Just little descriptions of life here, picked at random.
I rarely see anyone reading for pleasure here in Kolda, though I’m sure people do it in Dakar. Yet, newspapers abound in the form of scraps to go with bread bought at a boutique. Whenever I buy bread (or a bean or other streetfood sandwich), it is almost always put into a ripped-off piece of paper so that I can hold it, whether it be a child’s old schoolwork, an old cement sack, or a newspaper. It is done in the same way a muffin or bagel would be put into a bag in the United States. Sometimes the paper is brand new, sometimes found and re-used. I heard that a friend bought bread one morning only to find it was wrapped in a recently discarded printout of her most recent gynecological exam. The interesting thing about receiving a scrap of newspaper every morning is, it’s always in a different language. There must be a market for unread newspapers to be sent to Senegal, because my boutiquier usually tears off a fresh strip from an intact newspaper. It seems that every morning, I get a scrap of Italian, or Arabic, or English from an Indian journal. The scraps are disembodied from any identifiers such as a date. They are just snippets from other parts of the world, meeting me here in Senegal, informing me of events I can at best half understand. (Imagined Communities, anyone?)
“Right now, now, now.”
Akon, an American hip-hop/pop singer, is originally from Senegal. Not surprisingly, his music is very popular here, blasting through the tinny-sounding speakers of cell phones and small radios. His 2008 hit, “Right now (Na na na)” has a catchy hook that spills off the lips of almost every young person, making it Senegal’s informal national anthem: “I wanna make up right now, now, now” (but it really sounds like, “I wanna make LOVE right now now now.” Whatever the lyrics really are, they’re hardly risque as pop songs go, but it’s a little unnerving to be having a quiet moment at home, only to hear a group of four-year-olds in the next compound screaming, “I wanna ma la na na na na. I wanna ma la na na na na.” Some older kids are a little better at pronouncing the words, which is still funnily disturbing. I’ve asked my host siblings if they understand what they’re singing, and they said they do, sort of, not really. The tune is ubiquitous, a classic got-it-stuck-in-my-head idle humming jingle, and I hear it sung either in electronic or human form, at least a few times per week. The song is a couple years old, hardly of the “now” but it’s Akon, so it will endure as a hit, at least for a while longer.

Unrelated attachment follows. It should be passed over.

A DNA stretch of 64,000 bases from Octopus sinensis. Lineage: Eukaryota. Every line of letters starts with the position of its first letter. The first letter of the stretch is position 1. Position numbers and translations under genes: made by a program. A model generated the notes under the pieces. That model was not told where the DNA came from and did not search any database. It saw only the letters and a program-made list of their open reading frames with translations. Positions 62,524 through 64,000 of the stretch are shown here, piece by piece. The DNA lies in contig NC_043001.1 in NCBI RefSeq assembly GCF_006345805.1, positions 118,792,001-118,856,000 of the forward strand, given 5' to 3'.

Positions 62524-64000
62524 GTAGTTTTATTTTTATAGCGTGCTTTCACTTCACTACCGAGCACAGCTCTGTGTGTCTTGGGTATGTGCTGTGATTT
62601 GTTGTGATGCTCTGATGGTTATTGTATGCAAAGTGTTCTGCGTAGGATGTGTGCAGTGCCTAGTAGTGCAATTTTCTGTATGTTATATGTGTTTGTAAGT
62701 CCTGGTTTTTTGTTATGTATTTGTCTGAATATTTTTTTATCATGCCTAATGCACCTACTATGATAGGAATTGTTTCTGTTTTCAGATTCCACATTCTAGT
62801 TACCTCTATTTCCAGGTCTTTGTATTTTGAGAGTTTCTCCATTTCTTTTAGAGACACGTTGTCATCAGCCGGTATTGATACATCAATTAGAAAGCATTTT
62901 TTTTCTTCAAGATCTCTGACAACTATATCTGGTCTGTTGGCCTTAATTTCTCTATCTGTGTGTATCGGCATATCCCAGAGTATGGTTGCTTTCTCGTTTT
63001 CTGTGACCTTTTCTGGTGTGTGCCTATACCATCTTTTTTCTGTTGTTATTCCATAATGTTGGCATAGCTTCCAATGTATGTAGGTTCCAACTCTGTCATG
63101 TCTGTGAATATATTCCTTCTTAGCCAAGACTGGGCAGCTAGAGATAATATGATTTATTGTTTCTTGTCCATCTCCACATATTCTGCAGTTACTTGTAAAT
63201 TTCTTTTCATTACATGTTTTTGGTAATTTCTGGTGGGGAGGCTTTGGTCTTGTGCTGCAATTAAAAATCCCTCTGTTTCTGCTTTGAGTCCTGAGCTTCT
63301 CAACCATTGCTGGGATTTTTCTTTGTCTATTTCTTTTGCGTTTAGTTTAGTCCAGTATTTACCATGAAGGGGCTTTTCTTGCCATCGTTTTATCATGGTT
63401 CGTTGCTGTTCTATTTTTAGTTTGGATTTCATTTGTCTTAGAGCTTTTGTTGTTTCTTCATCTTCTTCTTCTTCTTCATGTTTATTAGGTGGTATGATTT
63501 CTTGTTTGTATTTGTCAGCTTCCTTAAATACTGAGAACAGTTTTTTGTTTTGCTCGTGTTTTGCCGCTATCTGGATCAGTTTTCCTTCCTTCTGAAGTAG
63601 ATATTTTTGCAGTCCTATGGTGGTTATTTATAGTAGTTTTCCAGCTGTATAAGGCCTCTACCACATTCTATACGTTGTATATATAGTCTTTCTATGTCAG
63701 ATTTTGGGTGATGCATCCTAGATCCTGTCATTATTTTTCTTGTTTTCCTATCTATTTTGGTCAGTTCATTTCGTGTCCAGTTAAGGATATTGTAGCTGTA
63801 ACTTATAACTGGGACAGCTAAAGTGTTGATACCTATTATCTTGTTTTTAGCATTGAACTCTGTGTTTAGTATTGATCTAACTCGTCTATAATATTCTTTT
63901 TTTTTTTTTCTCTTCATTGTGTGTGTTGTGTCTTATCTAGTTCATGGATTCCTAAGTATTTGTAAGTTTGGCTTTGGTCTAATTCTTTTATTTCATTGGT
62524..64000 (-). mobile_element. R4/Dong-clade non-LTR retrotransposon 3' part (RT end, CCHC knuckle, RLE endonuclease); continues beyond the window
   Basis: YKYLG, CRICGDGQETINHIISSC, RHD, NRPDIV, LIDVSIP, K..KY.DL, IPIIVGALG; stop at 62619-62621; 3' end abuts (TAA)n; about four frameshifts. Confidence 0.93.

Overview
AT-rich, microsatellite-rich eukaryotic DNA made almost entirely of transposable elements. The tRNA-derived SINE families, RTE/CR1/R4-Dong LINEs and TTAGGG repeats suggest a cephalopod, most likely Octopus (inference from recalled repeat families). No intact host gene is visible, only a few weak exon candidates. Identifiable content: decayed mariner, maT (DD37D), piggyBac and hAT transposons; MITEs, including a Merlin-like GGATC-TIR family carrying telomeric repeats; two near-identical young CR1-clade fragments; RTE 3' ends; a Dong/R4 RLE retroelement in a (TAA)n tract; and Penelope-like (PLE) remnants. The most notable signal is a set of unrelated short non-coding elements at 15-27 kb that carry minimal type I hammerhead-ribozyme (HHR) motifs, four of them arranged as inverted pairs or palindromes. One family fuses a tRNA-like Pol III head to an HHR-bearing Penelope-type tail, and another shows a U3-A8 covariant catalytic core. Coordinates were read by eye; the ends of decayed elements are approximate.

You peel potatoes, I squeeze tomatoes
I always think the conventions that different cultures (and even different families) have in relationship to “what is done” with different fruits and vegetables is interesting. In Morocco, tomatoes were always, always peeled. And it is not easy to peel the thin skin of a fresh tomato. Here, tomatoes aren’t peeled, but instead cut at the top, and then the innards (such as seeds) are squirted out and discarded (most tomatoes here are golf-ball sized or smaller). This might not be true for fresh salads, but I have seen this done many times for cooked meals. On the other hand, potatoes here are always peeled. I have seen people go to great lengths to remove the skin from already cooked, mushy potatoes. And try this next time you’re getting misty-eyed from chopping onions: put an onion slice in your hair just above your forehead. According to the women of Senegalese villages, this prevents crying from cutting onions. As with most attempted solutions at the ever unsolvable predicament of onion crying, I can’t speak to whether it really works. It is easy to mistake an onion slice in a girl’s hair as an accidental stray piece from a powerful whack of the knife, but no, it’s there for a reason.